log (2001/08/17 to 2001/08/23)

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Tell me something...
Thursday, August 23, 2001  permanent URL for this entry

So I'm still connected today!

I like the general "enigmatic alien artifacts" SF theme, but it's a real challenge to end it well. The reader really wants all the enigmas to be explained, but giving an explanation that does justice to the alienness and the enigmaticity is hard. If you've done the setup right, the reader's expectations will be way high; it's tough to deliver a Truth that will be sufficiently galaxy-sized and beyond human comprehension.

"2001: A Space Odyssey" does a pretty good job, by making the explanation as engimatic as the enigma, but still giving a feeling of closure (albeit confused closure).

I was very disappointed the first time I finished Lem's "Solaris"; I felt that both the protagonist and the author had just given up, and I'd been cheated out of an explanation. But from the vantage of the years, I suspect that that was the point.

Pohl's Heechee books did a decent job of actually explaining the alien enigma; the truth behind the artifacts turned out to be indeed galaxy-sized and aeons-long, if not amazingly mind-expanding.

I've just finished Charles Sheffield's "Convergent Series" (which is, confusingly, the two short novels "Summertide" and "Divergence" which are the first two of at least four novels set in the same universe). My impression fresh from the last page is that this is a good example of why this theme is hard, and how a good writer can fail to do it well.   *8)

The Builders vanished from the galaxy like five millions years ago, leaving behind lotsa neat and very mysterious alien artifacts. A satisfactory explanation of them would have to be mind-stretching and transcendant. Unfortunately it turns out that the Builders were actually pretty dumb; their entire civilization was traumatized by one of those pseudo-profound questions that freshman Philosophy students argue about in the pub, and their approach to solving the problem is utterly implausible (albeit necessary for the plot). Phht.

I'm reminded of a cheap thriller I read in college. It had a very intriguing "impossible problem" setup, in which all these strange things kept happening, things changed in rooms that reliable witnesses swore had to be empty, and so on. I was expecting a clever locked-room mystery sort of explanation, but no! Turns out one of the characters has the mysterious power to make himself invisible! Phht.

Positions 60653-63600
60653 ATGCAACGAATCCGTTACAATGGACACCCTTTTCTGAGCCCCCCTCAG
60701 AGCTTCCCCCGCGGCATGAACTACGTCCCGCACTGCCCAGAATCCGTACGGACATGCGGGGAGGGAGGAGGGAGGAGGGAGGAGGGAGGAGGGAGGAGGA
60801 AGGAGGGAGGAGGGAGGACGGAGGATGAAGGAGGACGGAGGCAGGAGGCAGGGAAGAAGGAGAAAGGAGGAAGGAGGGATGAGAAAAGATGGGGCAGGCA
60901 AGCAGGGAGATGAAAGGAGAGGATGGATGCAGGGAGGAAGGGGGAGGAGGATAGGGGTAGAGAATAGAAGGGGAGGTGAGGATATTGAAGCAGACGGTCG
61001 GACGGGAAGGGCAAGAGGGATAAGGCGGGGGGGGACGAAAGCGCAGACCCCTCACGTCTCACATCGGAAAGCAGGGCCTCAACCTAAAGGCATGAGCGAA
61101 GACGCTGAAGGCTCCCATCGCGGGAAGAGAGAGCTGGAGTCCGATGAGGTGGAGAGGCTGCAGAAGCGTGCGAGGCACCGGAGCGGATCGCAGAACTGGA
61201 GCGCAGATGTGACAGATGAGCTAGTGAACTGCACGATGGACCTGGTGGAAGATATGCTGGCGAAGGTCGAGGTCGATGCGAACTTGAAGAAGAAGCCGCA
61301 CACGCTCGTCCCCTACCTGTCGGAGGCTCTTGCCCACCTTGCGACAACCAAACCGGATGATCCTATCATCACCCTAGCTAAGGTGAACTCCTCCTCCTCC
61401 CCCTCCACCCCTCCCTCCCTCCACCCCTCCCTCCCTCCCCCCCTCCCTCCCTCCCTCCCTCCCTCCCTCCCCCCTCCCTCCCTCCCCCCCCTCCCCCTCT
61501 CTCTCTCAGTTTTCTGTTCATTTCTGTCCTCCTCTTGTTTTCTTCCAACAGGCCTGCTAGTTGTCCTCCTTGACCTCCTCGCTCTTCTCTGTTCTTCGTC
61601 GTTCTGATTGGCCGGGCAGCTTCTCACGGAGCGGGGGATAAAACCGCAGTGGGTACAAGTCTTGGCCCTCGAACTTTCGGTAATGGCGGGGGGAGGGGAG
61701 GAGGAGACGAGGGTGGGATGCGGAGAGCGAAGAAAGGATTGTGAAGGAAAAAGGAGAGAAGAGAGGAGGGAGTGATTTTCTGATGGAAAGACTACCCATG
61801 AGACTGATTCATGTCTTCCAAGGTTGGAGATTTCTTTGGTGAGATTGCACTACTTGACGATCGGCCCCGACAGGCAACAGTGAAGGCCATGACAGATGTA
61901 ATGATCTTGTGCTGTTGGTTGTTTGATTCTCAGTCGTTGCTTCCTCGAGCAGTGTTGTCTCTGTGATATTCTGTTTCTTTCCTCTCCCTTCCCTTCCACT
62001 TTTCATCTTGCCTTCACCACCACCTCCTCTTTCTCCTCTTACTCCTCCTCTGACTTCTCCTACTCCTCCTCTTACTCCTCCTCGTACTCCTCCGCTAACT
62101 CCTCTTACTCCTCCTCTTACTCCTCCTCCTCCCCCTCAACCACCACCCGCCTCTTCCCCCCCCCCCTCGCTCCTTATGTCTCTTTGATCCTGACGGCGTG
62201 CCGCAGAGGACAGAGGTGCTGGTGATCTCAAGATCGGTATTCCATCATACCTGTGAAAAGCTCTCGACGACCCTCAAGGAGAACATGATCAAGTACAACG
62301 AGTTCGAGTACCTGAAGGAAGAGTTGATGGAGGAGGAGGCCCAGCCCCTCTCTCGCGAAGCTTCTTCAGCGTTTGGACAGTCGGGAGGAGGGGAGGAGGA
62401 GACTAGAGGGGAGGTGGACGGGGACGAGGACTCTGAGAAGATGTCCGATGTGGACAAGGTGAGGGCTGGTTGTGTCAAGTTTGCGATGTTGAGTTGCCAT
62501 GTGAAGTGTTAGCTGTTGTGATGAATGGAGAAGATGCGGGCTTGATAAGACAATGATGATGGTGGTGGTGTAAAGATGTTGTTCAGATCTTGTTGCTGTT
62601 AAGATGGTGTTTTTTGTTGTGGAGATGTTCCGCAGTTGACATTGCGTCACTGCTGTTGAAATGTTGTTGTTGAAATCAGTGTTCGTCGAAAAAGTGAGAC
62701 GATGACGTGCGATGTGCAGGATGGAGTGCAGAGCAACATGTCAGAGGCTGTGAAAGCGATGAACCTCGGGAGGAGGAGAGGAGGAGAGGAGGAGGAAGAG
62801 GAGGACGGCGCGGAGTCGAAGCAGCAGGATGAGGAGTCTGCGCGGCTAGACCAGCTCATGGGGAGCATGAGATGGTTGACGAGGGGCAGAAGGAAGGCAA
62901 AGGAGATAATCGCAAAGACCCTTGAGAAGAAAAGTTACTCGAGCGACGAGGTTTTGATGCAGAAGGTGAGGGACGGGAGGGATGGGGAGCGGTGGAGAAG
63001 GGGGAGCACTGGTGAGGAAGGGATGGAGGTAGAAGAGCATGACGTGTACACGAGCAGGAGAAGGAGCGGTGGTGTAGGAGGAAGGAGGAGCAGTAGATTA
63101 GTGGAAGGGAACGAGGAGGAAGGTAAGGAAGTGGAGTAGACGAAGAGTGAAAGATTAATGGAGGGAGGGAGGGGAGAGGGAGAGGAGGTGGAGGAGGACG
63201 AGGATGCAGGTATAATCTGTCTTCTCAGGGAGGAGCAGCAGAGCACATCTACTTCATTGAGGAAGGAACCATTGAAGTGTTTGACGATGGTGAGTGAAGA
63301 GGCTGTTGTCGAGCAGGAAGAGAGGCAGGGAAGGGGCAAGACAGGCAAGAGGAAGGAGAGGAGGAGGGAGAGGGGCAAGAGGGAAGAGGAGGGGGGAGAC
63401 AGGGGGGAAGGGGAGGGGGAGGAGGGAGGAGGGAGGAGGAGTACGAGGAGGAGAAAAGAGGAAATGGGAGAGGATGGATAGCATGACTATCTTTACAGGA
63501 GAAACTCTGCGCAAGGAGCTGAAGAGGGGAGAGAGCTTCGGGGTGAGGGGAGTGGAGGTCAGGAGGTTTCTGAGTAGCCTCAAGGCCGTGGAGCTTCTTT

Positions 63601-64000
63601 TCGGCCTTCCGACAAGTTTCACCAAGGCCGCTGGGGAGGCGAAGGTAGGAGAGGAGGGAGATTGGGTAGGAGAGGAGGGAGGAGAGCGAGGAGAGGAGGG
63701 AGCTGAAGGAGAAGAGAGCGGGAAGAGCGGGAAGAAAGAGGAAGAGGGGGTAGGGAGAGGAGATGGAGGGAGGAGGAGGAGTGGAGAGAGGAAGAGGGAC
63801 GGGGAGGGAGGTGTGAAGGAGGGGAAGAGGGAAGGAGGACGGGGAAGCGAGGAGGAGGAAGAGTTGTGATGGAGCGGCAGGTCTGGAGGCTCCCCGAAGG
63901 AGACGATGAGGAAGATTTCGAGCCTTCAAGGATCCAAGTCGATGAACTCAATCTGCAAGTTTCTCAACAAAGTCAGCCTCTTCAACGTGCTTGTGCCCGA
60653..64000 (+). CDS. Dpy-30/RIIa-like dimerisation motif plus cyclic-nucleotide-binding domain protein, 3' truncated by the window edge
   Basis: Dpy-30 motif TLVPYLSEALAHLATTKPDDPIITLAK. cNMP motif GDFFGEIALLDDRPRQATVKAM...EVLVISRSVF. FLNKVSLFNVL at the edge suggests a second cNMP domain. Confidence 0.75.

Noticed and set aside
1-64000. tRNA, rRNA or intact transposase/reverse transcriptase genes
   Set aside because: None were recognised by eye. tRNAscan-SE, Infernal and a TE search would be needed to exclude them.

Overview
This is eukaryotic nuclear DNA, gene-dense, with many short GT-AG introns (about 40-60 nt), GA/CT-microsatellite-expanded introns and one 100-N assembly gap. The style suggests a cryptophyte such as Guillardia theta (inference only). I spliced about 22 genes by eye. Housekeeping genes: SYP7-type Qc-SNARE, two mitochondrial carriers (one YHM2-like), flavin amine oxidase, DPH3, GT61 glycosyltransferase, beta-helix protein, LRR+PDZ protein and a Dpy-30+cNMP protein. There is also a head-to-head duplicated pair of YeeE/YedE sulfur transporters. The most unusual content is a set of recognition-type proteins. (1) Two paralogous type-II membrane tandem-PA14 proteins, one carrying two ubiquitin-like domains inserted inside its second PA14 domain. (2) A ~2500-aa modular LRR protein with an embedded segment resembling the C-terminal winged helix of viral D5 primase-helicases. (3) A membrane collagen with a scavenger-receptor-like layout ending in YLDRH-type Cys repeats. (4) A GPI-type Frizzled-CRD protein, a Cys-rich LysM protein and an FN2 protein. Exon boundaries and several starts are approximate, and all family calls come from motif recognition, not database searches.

I wonder if there are any locked room murder mysteries where it turns out that the murderer has magical powers, and can turn invisible and walk through walls. Sort of takes the fun out of it!   *8)

Wednesday, August 22, 2001  permanent URL for this entry

So yeah I'm going to be in Unusual Circumstances for awhile, but today I'm still here, and you can read this. Tomorrow I dunno!

Tell me something...

Anais Nin for these erotischen narrations received a dollar per page, in order to finance thereby living costs for itself and Henry Miller. Only later it released 35 years these delicate pieces of cabinet for publication.

"Delicate pieces of cabinet".

Make no little plans; they have no magic to stir men's blood and probably themselves will not be realized.

Oh, I dunno. How about a little plan like "I think as soon as I finish this chapter I'll go over and stir the pot full of human blood"?

"The Secret of Carol Stream" would make a pretty good title for a probably-pretty-bad movie.

Or a Nancy Drew book.

Modern human culture is the direct result of a Reticulan experiment in memetic engineering. It's a test to destruction, an attempt to compel an entire species to destroy itself in an orgy of hatred and consumption.

Why, you could never reach a star, without you, zero, my hero, zero, how wonderful you are!

Okay. There's a loudly purring cat on my knee.

It only looked like a highway on the outside. Inside, it was the same tangle of banned thoughts and illicit urges that we all are, leading ourselves by the nose from point A to point B, then back again. The cars, their tires in low screams as they plunder its length, pretend not to notice, but they do.

Or perhaps

It only has resembles a slow train on the exterior. At the interior of, they was same embrouillement prohibited pensees and to urge illicit that us all naps, being carried out by the nose from point A to the point B, then of return still. The cars, their tires in low cries percants because they plunder its length, pretend not to note, but they.